40. Siranidou E, Kang Z and Buchenauer H (2002)Studies on symptom development, phenolic compounds and morphological defense responses in wheat cultivars differing in resistance to Fusarium head blight. Journal of Phytopathology 150:200–208.Google Scholar
  41. Snijders CHA and Perkowski J (1990)Effects of head blight caused by Fusarium culmorum on toxin production and weight of wheat kernels. Phytopathology 80:566–570.Google Scholar
  42. Snijders CHA and Krechting CF (1992)Inhibition of deoxynivalenol translocation and fungal colonization in Fusarium head blight resistant wheat. Canadian Journal of Botany 70: 1570–1576.Google Scholar
  43. Ueno Y (1977)Trichothecenes: Overview address. In: Rodricks JV, Hesseltine CW and Mehlman MA (eds)Mycotoxins in Human and Animal Health.(pp 189–207)Pathotox Publishers Inc., Park Forest South, USA.Google Scholar
  44. Wang YZ and Miller JD (1988)Effects of Fusarium graminearum metabolites on wheat tissue in relation to Fusarium head blight resistance. Journal of Phytopathology 122:118–125.Google Scholar
  45. Windels CE (2000)Economic and social impacts of Fusarium head blight: Changing farms and rural communities in the Northern Great Plains. Phytopathology 90:17–21.Google Scholar
  46. Wong LSL, Abramson D, Tekauz A, Leisle D and McKenzie RIH (1994)Pathogenicity and mycotoxin production of Fusarium species causing head blight in wheat cultivars varying in resistance. Canadian Journal of Plant Science 75: 261–267.Google Scholar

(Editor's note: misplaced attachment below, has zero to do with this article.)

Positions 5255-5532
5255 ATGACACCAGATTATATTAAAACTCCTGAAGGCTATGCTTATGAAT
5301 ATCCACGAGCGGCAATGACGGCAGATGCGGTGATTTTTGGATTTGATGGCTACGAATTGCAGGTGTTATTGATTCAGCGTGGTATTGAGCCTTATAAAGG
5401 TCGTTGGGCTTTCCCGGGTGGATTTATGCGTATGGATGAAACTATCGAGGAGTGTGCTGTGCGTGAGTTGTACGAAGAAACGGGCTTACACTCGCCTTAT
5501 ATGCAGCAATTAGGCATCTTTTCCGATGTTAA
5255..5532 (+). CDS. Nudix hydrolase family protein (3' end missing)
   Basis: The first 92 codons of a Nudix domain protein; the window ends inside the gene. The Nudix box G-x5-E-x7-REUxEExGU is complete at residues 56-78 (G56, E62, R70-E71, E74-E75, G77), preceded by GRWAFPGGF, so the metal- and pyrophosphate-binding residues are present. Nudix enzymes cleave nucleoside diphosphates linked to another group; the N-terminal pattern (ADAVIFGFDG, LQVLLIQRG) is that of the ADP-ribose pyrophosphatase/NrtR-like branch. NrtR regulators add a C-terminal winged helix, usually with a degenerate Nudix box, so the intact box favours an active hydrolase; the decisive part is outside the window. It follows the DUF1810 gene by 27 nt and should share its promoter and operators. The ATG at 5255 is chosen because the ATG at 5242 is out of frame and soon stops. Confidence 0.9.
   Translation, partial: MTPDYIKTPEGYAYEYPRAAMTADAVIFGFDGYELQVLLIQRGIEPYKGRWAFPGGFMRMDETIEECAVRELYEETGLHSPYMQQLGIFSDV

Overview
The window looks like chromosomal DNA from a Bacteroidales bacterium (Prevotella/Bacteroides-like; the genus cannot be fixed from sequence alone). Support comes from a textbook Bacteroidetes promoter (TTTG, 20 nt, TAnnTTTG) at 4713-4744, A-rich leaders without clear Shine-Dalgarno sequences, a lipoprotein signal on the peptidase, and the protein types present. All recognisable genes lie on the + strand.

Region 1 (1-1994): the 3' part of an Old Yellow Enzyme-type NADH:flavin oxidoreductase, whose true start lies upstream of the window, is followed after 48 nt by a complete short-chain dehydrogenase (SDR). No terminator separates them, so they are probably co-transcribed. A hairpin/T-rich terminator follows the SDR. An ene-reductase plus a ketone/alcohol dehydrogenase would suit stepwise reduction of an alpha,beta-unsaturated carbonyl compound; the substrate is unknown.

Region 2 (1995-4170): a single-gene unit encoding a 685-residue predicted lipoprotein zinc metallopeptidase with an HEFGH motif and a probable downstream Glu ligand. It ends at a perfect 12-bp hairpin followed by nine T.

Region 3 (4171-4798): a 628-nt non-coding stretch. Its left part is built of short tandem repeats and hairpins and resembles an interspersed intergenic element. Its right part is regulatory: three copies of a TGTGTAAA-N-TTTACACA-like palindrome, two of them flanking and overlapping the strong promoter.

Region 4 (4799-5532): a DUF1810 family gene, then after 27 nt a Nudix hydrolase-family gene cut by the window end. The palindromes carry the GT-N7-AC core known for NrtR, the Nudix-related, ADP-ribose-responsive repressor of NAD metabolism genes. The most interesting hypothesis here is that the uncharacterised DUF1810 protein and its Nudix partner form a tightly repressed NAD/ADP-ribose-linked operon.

47. Zhu H, Gilchrist L, Hayes P, Kleinhofs A, Kudrna D, Liu Z, Prom L, Steffenson B, Toojinda T and Vivar H (1999)Does function follow form? Principal QTLs for Fusarium head blight (FHB)resistance are coincident with QTLs for in fluorescence traits and plant height in a doubled-haploid population of barley. Theoretical and Applied Genetics 99: 1221–1232.Google Scholar

Copyright information

© Kluwer Academic Publishers 2004

Authors and Affiliations

  • François Langevin
    • 1
  • François Eudes
    • 1
  • André Comeau
    • 1
  1. 1.Agriculture and Agri-Food Canada, Sainte-Foy Research Centre, 2560 Hochelaga Boul, Sainte-Foy, Québec G1V 2J3Canada

Personalised recommendations